Do you know the difference between active and passive sentences? Today you’ll learn to master it!
In an active sentence, the person or thing that does something is the subject. Then we have the verb, and then the object:
Someone – ate – an apple.
However, sometimes we might want to start the sentence with the object because we think it is more important than the person who does something, or we might not even want to mention who does something. In these cases, we use the passive form:
An apple – was eaten – (by someone).
We don’t need to say “by someone” in this case because it is not important, but we’ll see more about this later. First, let’s think about how to form the passive.
First, the part before the verb (subject) moves after the verb, with the word “by”, and the part after the verb (object) moves before the verb.
Active: Someone – … – an apple [Símbolo] Passive: An apple – … – by someone
What happens with the verb? We have to think what the tense is. In our example, “ate” is the past simple, so we need to write the same tense, the past simple, with the verb to be, “was/were”. We need to use “was” because “an apple” is singular. Then, we add the verb of our example, “to eat”, in the past participle form (the third column for irregular verbs, or just –ed for regular verbs).
An apple was eaten by someone.
The tense of the verb “to be” will depend on the tense of the verb in the first sentence. After the verb “to be”, the main verb is always in the third column. Here you have an example with some tenses so you can see the change:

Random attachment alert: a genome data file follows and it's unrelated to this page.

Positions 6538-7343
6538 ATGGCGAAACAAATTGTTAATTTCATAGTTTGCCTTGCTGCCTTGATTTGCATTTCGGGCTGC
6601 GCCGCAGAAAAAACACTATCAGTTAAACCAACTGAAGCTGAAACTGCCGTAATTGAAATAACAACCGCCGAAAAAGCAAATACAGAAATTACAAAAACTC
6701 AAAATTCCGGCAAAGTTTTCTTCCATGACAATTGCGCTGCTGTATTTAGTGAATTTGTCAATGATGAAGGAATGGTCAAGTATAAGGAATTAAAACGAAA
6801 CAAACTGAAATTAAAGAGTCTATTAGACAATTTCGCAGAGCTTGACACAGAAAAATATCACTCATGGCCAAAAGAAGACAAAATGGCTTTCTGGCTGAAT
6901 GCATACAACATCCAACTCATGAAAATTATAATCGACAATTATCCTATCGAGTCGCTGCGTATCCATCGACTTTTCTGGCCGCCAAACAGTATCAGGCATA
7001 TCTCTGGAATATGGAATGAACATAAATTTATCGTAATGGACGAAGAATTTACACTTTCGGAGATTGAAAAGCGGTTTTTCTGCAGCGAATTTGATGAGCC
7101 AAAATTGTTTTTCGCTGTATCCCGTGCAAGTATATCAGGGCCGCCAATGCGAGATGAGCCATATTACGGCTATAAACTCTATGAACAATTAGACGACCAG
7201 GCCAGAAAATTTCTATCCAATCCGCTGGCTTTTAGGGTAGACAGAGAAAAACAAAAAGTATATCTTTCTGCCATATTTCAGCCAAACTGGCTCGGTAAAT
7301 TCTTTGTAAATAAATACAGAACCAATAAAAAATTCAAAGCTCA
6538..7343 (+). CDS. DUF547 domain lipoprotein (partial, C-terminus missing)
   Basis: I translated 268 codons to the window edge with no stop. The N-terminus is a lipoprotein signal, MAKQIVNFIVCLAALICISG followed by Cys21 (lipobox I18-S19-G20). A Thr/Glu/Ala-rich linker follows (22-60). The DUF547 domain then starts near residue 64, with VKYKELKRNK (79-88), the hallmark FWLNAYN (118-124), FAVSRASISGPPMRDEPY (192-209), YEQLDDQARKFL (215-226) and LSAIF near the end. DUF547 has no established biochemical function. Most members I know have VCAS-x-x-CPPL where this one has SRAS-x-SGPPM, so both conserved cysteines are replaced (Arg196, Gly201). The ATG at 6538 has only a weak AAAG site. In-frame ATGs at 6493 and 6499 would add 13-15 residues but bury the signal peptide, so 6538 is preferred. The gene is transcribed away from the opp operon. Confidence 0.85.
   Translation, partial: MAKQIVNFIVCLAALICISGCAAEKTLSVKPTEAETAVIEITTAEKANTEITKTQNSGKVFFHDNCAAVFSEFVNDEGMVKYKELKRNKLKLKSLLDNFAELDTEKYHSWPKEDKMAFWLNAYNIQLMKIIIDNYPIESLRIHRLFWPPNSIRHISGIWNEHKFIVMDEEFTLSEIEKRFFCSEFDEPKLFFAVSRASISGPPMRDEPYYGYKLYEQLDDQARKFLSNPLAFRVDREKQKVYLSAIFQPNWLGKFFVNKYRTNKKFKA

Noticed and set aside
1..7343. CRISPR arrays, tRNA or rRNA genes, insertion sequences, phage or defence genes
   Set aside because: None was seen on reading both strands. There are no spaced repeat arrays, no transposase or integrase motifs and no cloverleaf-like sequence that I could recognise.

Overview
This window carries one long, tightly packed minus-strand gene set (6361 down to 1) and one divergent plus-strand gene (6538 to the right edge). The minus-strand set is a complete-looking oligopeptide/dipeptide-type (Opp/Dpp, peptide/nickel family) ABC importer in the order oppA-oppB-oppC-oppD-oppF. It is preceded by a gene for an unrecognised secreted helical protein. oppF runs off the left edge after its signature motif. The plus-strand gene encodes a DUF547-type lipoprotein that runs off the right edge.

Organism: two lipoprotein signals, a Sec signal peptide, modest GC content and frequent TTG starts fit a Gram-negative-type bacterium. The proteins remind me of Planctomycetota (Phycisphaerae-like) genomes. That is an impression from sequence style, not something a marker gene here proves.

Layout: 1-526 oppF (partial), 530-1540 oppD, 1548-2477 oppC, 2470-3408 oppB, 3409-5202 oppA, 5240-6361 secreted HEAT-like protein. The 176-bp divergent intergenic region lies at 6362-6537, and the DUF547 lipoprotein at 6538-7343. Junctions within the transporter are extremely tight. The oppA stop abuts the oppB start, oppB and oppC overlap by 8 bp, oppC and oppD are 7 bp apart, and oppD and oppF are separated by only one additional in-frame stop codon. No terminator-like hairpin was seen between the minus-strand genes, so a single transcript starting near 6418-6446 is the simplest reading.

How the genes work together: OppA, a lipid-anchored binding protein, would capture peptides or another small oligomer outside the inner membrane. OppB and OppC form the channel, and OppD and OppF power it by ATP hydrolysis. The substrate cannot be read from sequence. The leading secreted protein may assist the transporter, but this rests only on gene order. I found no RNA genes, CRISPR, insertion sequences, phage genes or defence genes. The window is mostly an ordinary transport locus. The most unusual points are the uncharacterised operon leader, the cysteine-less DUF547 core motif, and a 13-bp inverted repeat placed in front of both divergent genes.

When do we use the passive? Here you have a few cases with examples:
When we want to change the focus of the sentence:
- Romeo and Juliet was written by William Shakespeare. (We are focusing more in the book than in the writer.)
When the person or the thing that does the action is unknown, obvious or unimportant. In this cases, we don’t need to write the “by” part at the end:
- My wallet has been stolen. (We don’t know who stole it)
- In Spain, Spanish is spoken. (It is obvious that it refers to Spanish people)
- I was told the exam is on Monday. (The person who told me is unimportant)
In facts or scientific writing, to make it sound more formal:
- The chemical is places in a test tube and the data entered into the computer.
In formal writing to avoid using “someone/people/they” which is not very informative:
- The enrolment period will be closed soon.
When the subject is very long:
- I was surprised by how well the students did in the exam.
Now it’s your time to lose fear of using the passive and making it part of your daily English. It will make you sound much more natural!